Aeroacoustics of the swinging corrugated tube: Voice of the Dragon

G. Nakiboglu, O. Rudenko, Abraham Hirschberg

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Abstract

When one swings a short corrugated pipe segment around one’s head, it produces a musically interesting whistling sound. As a musical toy it is called a “Hummer” and as a musical instrument, the “Voice of the Dragon.” The fluid dynamics aspects of the instrument are addressed, corresponding to the sound generation mechanism. Velocity profile measurements reveal that the turbulent velocity profile developed in a corrugated pipe differs notably from the one of a smooth pipe. This velocity profile appears to have a crucial effect both on the non-dimensional whistling frequency (Strouhal number) and on the amplitude of the pressure fluctuations. Using a numerical model based on incompressible flow simulations and vortex sound theory, excellent predictions of the whistling Strouhal numbers are achieved. The model does not provide an accurate prediction of the amplitude. In the second part of the paper the sound radiation from a Hummer is discussed. The acoustic measurements obtained in a semi-anechoic chamber are compared with a theoretical radiation model. Globally the instrument behaves as a rotating (Leslie) horn. The effects of Doppler shift, wall reflections, bending of the tube, non-constant rotational speed on the observed frequency, and amplitude are discussed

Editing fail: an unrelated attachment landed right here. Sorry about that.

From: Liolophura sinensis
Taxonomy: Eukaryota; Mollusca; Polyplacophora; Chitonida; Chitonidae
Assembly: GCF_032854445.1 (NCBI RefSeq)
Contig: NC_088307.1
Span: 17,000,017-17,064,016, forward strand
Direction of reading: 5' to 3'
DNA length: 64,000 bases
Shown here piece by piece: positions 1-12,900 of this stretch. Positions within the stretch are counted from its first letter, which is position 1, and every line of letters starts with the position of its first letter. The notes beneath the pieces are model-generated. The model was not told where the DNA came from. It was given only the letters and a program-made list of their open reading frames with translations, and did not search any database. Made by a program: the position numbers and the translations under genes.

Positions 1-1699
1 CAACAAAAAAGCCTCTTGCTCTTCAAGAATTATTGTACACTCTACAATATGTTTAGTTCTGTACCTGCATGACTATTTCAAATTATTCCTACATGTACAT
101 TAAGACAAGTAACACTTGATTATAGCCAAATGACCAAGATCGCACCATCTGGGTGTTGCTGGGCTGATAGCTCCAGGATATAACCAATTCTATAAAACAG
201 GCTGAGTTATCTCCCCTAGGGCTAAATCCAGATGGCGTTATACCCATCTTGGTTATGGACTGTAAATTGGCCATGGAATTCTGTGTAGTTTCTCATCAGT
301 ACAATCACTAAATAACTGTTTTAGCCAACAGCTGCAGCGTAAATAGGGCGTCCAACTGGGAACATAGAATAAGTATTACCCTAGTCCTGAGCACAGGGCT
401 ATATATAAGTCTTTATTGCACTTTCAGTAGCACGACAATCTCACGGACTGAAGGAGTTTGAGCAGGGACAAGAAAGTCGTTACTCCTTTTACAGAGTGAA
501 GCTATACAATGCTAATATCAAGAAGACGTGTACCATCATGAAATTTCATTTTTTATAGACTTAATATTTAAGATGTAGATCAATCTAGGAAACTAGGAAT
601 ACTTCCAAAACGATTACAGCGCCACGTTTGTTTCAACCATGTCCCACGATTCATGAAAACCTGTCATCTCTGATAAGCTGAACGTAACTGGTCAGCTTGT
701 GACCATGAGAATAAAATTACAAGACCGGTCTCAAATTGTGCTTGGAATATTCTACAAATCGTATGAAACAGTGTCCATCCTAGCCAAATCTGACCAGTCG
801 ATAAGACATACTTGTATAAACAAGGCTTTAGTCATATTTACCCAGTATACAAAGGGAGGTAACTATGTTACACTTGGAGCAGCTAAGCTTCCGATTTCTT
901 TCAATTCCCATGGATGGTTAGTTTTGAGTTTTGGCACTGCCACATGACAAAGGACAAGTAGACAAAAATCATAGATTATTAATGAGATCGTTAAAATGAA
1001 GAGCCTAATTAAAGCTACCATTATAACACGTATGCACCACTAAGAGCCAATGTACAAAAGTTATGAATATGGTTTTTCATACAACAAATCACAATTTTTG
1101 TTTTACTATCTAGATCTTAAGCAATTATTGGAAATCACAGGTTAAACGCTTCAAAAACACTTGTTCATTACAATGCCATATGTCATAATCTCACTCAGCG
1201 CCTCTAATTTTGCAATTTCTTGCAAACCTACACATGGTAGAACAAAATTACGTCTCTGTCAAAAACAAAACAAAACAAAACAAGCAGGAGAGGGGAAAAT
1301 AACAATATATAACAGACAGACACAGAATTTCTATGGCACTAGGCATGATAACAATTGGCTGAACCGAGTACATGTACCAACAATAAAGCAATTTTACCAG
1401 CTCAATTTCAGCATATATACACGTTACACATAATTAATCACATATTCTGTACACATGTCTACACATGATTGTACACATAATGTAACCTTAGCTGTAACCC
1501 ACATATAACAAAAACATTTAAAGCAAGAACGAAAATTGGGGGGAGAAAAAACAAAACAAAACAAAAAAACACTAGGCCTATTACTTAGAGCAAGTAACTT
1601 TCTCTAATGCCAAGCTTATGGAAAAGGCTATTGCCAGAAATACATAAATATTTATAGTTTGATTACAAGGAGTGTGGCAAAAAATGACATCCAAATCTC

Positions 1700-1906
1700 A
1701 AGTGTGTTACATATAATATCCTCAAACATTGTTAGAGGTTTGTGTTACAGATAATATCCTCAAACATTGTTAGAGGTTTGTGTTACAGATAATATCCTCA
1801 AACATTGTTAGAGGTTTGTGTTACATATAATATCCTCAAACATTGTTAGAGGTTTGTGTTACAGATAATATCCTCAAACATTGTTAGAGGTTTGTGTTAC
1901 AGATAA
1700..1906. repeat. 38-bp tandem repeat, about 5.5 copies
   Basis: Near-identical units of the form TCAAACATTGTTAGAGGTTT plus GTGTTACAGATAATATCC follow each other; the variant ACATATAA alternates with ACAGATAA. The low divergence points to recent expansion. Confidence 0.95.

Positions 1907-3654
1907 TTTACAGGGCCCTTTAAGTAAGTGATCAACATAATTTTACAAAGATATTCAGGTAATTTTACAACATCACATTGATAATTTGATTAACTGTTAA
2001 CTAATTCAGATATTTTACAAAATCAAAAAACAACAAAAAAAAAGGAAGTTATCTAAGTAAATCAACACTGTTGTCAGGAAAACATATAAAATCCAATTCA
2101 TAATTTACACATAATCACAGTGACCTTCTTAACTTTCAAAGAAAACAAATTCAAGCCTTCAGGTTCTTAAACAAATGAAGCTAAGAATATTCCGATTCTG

Original languageUndefined
Pages (from-to)749-765
Number of pages17
JournalJournal of the Acoustical Society of America
Volume131
Issue number1
DOIs
Publication statusPublished - 2012

Keywords

  • METIS-289822
  • IR-84750

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